There are 732 new cases of COVID-19 in Alberta Wednesday.
The announcement came from Alberta’s Chief Medical Officer of Health Dr. Deena Hinshaw, who once again expressed concern about the rising numbers of COVID-19 in the province.
She said Alberta now has a 5.5 per cent COVID-19 test positivity rate after more than 13,000 tests were completed over the past 24 hours. She also said that there were 11 more deaths due to the virus, bringing the death toll to 443. Almost 25 per cent of Alberta’s deaths from the virus have come since Nov. 1.
“The human costs of COVID are rising rapidly,” she said.
“If we do not change our trajectory, the implications are grim.”
Across Alberta, there are 10,057 active cases of the virus, with 287 people in hospital and 57 in the ICU.
The Central zone has 454 active cases and eight people in hospital.
Red Deer sits at 109 active cases of the virus,up four from Tuesday according to the government’s geospatial mapping on the municipality setting. The cases are split, with 50 in Red Deer East, 48 in Red Deer North and 11 in Red Deer South West (Gaetz Ave.).
Red Deer County is at 13 active cases and Lacombe County has 12. The City of Lacombe is at 17 active cases, Olds has four active and Sylvan Lake has nine active.
Mountain View County has 13 active and both and Clearwater County Kneehill County has six active. Drumheller has 27 active cases of the virus.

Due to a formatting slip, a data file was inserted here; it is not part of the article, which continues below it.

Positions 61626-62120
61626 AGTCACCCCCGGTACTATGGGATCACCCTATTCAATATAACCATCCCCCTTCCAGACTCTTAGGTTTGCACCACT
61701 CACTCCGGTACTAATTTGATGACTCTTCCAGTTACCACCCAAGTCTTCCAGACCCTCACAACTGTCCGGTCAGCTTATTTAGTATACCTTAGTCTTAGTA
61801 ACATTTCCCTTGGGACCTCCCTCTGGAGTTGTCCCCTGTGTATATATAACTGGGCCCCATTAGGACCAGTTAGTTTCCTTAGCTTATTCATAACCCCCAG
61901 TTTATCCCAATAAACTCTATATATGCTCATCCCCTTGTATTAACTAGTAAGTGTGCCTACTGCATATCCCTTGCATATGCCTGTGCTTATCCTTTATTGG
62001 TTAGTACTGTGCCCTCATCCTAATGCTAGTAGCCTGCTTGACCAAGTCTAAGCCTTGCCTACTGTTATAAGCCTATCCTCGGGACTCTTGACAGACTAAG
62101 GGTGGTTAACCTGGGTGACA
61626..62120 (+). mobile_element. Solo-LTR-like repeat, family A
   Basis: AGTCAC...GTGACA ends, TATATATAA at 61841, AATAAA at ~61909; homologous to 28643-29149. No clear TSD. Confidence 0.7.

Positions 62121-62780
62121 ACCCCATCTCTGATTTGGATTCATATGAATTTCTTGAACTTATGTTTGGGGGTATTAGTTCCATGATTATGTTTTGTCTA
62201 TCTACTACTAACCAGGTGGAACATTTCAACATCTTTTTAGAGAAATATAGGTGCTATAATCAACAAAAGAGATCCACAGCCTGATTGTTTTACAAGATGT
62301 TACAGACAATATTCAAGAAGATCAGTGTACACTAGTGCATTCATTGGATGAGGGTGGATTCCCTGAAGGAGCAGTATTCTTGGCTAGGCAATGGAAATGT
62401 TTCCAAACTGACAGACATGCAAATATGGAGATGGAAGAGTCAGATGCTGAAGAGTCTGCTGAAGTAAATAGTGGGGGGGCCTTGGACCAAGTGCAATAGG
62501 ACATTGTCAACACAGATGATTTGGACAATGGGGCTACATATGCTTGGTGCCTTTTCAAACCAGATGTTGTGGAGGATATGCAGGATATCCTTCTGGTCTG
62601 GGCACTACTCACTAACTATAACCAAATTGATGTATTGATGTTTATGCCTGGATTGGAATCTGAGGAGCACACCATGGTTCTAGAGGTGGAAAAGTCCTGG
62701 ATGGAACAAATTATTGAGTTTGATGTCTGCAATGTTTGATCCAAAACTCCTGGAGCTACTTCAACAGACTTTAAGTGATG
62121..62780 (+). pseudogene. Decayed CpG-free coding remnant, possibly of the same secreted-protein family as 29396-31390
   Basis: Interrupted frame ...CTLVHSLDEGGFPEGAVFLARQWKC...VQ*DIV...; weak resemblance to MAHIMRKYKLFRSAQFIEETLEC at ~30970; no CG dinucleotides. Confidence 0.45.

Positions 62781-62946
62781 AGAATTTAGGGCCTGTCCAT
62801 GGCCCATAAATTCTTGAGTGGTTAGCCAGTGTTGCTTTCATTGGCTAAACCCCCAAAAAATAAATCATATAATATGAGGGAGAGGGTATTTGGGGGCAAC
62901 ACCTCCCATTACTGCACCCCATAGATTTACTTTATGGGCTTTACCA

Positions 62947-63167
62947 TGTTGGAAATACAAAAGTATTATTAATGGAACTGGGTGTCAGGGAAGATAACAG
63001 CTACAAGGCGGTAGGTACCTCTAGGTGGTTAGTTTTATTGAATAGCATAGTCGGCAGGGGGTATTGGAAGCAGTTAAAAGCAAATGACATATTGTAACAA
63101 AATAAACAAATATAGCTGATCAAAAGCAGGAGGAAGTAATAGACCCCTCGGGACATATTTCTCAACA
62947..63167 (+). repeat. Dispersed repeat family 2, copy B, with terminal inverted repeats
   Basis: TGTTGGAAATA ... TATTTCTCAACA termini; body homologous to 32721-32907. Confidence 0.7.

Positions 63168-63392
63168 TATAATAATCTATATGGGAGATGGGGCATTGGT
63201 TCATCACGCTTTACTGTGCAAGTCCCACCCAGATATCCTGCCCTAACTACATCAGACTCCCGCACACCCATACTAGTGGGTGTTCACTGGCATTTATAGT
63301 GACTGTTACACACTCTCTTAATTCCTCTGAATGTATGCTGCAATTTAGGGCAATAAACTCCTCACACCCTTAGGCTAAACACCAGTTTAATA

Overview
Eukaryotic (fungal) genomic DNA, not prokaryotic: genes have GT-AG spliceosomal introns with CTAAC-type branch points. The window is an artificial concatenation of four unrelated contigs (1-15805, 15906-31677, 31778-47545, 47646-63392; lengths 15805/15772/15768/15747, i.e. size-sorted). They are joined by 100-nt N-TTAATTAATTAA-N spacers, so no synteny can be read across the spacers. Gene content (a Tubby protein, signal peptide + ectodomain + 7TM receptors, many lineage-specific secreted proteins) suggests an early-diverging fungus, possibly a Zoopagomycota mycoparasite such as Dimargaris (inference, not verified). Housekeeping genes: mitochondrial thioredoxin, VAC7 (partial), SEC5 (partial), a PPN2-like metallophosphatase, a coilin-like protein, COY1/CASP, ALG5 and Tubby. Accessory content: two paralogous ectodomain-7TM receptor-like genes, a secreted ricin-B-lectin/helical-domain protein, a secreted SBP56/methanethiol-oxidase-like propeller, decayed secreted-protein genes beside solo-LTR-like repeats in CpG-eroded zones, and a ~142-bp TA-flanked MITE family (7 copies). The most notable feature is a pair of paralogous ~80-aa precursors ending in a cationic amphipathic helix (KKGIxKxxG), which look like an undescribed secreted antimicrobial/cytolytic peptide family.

The City of Wetaskiwin has 44 cases of the virus, while Camrose has 27 active. Camrose County has 40 active.
In the government’s geospatial mapping on the local geographic area setting, Ponoka (East Ponoka County) has 24 active cases. Rimbey (West Ponoka County and partial Lacombe County) has three active cases. Wetaskiwin County (Maskwacis) has 123 active cases.
There are active alerts or outbreaks in 320 schools, about 13 per cent of all schools in the province. Sixty-four schools are on the watch list and Hinshaw added that in-school transmission has occurred in 157 schools. Only 83 of those schools had a new case as a result of the transmission.
Hinshaw also explained that nearly one-third of cases are coming from unknown sources. She said about 40 per cent of cases are linked to household gatherings or private events. Only 10 per cent are linked to long term care and four per cent to childcare.
“This is deadly serious, I have asked for kindness, but I also ask for firmness. The need to control our spread and protect our health system is why I ask everyone, anywhere in the province, to abide by all public health measures,” Hinshaw said.